Given the Colts dominant 27-7 victory over the 49ers, what I'm about to say may shock some people: Sunday's showdown with the 0-3 Jaguars is a must win game for the Indianapolis Colts.
No, I'm not trolling. I'm not trying to get a rise out of you with a controversial statement. The truth is, over the next 4 weeks the Colts play @ Jaguars, vs Seahawks, @ Chargers, vs Broncos. Three really tough games, and the Jaguars. This is the type of game that a playoff team doesn't lose. You only get so many opportunities to play the worst team in the NFL, you cannot afford to waste them.
So yes, the win over San Francisco was amazing. It was the best start-to-finish performance in the Chuck Pagano era. But if the Colts lose on Sunday, it will have meant nothing. And with that happy opener, let's break it down!
Tale of the tape
How do the Colts and Jaguars measure up against each other on offense and defense? Let us take a look. NFL.com conventional rankings are listed first, with FootballOutsiders.com advanced stats (DVOA) in parenthesis.
When the Colts have the ball
Indianapolis Colts Offense
Jacksonville Jaguars Defense
87 WR R. Wayne
93 LDE T. Alualu
80 TE C. Fleener
97 DT R. Miller
74 LT A. Castonzo
99 DT S. Marks
69 LG H. Thornton
58 RDE J. Babin
64 C S. Satele
55 OLB G. Hayes
75 RG M. McGlynn
51 MLB P. Posluszny
78 RT G. Cherilus
50 OLB R. Allen
81 WR D. Heyward-Bey
27 CB D. Gratz
12 QB A. Luck
37 SS J. Cyprien
39 FB S. Havili
25 FS D. Lowery
44 RB A. Bradshaw
23 CB A. Ball
The afterglow of the Colts trouncing of the 49ers produced nothing but love for the Colts' often maligned and criticized offensive coordinator, Pep Hamilton. The last 5 minutes of the game, which saw the Colts score 14 points and turn a nail-biter into a blowout, made everything better. The offense was great, the play-calling was great, heck, even running the ball was great! No one – myself included – had a negative thing to say about the Colts offense (their decision to kick the extra point instead of going for 2 is a different matter).
I wanted to know if the universal praise was warranted, or if there was maybe a little confirmation bias taking place. So, like any good writer/blogger/analyst, I went back and watched the game. Not once, but twice! And, to be honest, there was a lot to like. The first drive of the game was a thing of beauty. The Colts spread the field, hit a lot of quick passes, and nullified the 49ers speed. I made it known on Sunday, and I'll repeat it again, I absolutely love the bootleg play call that made it a 2-score game. And those weren't the only high points, there was a lot to like in general.
But it wasn't a perfect game, by any stretch. Here are my issues, in no particular order:
I will never understand Pep Hamilton's usage of the fullback. This is not a comment on running the ball or the power running game. Hamilton has this thing where he believes a fullback is something more in the NFL. He continues to have Havili go in motion. He continues to split Havili out wide. This does nothing to the defense. I don't know who Stanford's fullback was during Hamilton's time there, but he must have been one hell of an athlete. In the NFL, no defense is going to be afraid of Havili's presence in the passing game. Even if he does catch the ball, is he going to do anything remarkable with it?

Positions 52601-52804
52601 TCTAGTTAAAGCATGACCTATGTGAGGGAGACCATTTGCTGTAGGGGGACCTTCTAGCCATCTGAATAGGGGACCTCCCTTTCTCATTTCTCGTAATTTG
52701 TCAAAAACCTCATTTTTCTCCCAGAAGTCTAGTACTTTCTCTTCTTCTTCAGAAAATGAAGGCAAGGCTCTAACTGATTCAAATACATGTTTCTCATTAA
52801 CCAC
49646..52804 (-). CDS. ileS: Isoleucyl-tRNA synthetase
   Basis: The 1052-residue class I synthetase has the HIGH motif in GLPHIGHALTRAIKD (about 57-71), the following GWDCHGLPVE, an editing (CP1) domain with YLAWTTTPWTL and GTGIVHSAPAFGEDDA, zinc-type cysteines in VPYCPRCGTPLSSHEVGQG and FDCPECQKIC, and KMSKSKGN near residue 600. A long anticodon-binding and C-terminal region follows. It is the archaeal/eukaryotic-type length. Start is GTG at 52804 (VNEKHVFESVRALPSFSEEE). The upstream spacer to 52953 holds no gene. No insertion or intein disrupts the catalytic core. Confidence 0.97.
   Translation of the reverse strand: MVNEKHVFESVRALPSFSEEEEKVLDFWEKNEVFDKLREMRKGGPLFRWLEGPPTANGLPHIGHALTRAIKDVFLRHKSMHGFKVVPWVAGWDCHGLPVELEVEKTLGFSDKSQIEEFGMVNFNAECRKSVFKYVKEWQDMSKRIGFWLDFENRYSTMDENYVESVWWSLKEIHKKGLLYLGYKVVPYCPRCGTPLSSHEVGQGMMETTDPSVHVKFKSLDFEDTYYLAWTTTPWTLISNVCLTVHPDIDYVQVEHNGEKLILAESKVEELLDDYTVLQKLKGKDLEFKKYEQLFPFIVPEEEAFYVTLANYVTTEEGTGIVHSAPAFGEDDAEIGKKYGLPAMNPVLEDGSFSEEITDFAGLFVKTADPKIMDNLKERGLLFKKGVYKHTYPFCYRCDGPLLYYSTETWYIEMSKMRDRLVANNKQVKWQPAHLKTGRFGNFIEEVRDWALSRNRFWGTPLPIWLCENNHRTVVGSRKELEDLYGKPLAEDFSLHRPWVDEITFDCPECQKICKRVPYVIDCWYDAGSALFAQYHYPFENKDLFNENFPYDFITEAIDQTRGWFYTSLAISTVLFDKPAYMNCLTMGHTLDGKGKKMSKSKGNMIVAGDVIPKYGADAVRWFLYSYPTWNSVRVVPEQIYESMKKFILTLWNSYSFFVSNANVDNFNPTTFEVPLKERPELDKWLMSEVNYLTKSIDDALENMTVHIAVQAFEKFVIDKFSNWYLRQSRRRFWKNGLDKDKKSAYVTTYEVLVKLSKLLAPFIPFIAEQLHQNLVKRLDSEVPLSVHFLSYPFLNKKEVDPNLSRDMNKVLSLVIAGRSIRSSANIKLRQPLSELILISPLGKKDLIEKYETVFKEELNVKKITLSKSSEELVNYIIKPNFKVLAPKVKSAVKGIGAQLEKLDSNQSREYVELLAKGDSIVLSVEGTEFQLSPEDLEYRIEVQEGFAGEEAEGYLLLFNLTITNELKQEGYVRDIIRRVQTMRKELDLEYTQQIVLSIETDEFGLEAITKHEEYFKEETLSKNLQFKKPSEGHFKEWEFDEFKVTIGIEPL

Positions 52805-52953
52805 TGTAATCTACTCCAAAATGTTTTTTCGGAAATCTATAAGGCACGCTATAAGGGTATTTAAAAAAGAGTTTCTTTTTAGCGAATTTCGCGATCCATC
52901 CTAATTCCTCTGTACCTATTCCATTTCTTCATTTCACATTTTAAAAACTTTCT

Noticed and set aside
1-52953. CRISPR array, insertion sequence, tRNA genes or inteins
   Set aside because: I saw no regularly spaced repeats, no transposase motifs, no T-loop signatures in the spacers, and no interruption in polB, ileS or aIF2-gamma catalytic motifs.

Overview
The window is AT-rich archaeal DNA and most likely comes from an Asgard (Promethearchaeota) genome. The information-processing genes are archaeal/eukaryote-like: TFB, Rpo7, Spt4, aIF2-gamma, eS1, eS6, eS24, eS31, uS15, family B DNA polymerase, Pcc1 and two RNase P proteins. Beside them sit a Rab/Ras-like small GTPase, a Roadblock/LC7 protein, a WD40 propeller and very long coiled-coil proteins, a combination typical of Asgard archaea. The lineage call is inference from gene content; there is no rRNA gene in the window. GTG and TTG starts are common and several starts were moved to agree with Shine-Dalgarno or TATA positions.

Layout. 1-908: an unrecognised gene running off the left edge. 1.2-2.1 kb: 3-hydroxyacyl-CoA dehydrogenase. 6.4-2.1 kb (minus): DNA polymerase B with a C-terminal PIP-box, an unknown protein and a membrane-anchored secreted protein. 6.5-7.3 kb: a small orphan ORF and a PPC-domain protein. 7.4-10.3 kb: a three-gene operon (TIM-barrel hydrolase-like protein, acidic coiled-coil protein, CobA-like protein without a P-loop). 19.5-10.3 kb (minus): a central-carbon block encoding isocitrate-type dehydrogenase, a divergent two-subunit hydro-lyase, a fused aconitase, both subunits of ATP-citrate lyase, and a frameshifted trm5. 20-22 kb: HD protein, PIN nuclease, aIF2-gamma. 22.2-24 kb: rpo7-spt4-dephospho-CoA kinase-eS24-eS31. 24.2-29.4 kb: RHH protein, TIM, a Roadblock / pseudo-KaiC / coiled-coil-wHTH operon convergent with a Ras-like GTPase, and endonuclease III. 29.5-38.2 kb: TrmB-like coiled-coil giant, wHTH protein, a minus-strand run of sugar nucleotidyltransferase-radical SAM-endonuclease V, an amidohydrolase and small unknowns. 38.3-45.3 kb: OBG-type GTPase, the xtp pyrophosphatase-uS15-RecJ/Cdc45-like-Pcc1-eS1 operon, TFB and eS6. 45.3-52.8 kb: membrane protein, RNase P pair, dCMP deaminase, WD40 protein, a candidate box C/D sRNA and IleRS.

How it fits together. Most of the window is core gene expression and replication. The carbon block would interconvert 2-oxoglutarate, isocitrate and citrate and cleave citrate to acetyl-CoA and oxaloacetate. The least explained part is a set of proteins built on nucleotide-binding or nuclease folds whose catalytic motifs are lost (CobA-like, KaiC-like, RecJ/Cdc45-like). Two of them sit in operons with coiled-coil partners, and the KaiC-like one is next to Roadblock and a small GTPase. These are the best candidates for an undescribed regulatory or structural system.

The only time I can see using these concepts with a fullback (a traditional fullback, not a tight end playing fullback) is in the hurry-up. At that point, you have the defense in a specific personnel grouping, and you can run your entire play book and have decent match-ups. But in a normal offense situation, if you want to have four or five receiving options, put the fullback on the bench and put a receiver or tight end in there.
Next, I continue to be baffled by the team's short-yardage decision making. They call themselves a power running team. They go out and call 36 runs (35 by running backs, 1 by the QB). But in short-yardage situations, the team seems to outsmart itself or simply get too cute. Take their 2-minute drill at the end of the first half. The Colts run a draw with Donald Brown for 9yards on 1st down. It's now 2nd-and-1. They call a pass play which gets blown up due to a missed block by Cherilus. That's okay. It's now 3rd-and-1 from midfield. The clock is stopped. You have two timeouts. The Colts come out and run a draw with Donald Brown.
Again, if the clock is running and you're in your hurry-up, there is an argument for this. You have the defense in a specific personnel grouping. You're in the hurry-up, so they are likely just getting set when you snap (which can help with your blocking). But if you're going to run the ball there on 3rd-and-1, bring in your power running package. Get your 2 tight ends. Get your fullback. Get your shiny new Trent Richardson. The three key points here: there was over a minute left in the half, the clock was stopped (allowing for easier substitutions and play-calling) and you had two timeouts. This wasn't the only confusing short-yardage decision, just one of the easier to illustrate.
If the Colts want to be a power running team, the situations I'd love for them to power run are the short yardage. Those are the times they seem the least inclined to be a power running team.
My next issue with the offense is the lack of explosion. The Colts keep telling us that they want to run the ball to open things up in the passing game. The Colts are 4th in the NFL in rushing, gaining 146.3yds/game on the ground. Yes, part of that is because of Andrew Luck, but the vast majority of those yards have come courtesy of the team's commitment to the run. Yet even with that commitment and that success, there's been absolutely no benefit to the passing game, which sits 26th in the NFL at 206yds/game (note: if you're interested, the Colts offense ranks 4th in DVOA, 10th in passing, 2nd in rushing.16th in PFF's stats, 16th in passing, 2nd in rushing).
Where is the deep passing game? Where is the play-action? Part of it is certainly on the players: 1) while the offensive line has been better, it's still not great at pass blocking for long periods of time 2) receivers have to get open and 3) Luck has to make better decisions and throws. But removing the obvious – that players win games, not plays – I want to single out a specific play that illustrates my point: